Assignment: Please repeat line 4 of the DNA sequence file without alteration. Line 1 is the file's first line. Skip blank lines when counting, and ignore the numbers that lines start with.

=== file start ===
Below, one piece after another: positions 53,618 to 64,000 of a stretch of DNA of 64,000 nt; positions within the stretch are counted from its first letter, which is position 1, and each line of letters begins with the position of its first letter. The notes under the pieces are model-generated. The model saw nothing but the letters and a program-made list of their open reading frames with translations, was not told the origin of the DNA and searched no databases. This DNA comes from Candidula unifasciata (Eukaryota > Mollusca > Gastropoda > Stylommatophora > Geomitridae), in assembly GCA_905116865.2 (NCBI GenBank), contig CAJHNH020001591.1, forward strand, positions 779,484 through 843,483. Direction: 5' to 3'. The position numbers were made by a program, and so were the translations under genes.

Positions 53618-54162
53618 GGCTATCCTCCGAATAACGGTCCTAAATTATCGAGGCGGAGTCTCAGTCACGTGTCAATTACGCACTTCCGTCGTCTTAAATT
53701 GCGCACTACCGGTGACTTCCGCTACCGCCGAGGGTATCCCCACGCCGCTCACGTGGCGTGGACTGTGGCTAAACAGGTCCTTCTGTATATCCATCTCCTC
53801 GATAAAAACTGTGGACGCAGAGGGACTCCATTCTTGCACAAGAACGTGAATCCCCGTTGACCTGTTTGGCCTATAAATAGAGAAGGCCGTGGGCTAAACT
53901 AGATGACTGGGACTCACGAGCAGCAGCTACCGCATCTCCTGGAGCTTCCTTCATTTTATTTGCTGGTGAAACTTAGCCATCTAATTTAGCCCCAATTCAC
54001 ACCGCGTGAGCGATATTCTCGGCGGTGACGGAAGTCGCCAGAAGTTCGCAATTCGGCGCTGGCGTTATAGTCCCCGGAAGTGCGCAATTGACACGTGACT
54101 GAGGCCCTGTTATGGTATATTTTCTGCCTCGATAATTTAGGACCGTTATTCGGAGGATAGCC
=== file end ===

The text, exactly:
53701 GCGCACTACCGGTGACTTCCGCTACCGCCGAGGGTATCCCCACGCCGCTCACGTGGCGTGGACTGTGGCTAAACAGGTCCTTCTGTATATCCATCTCCTC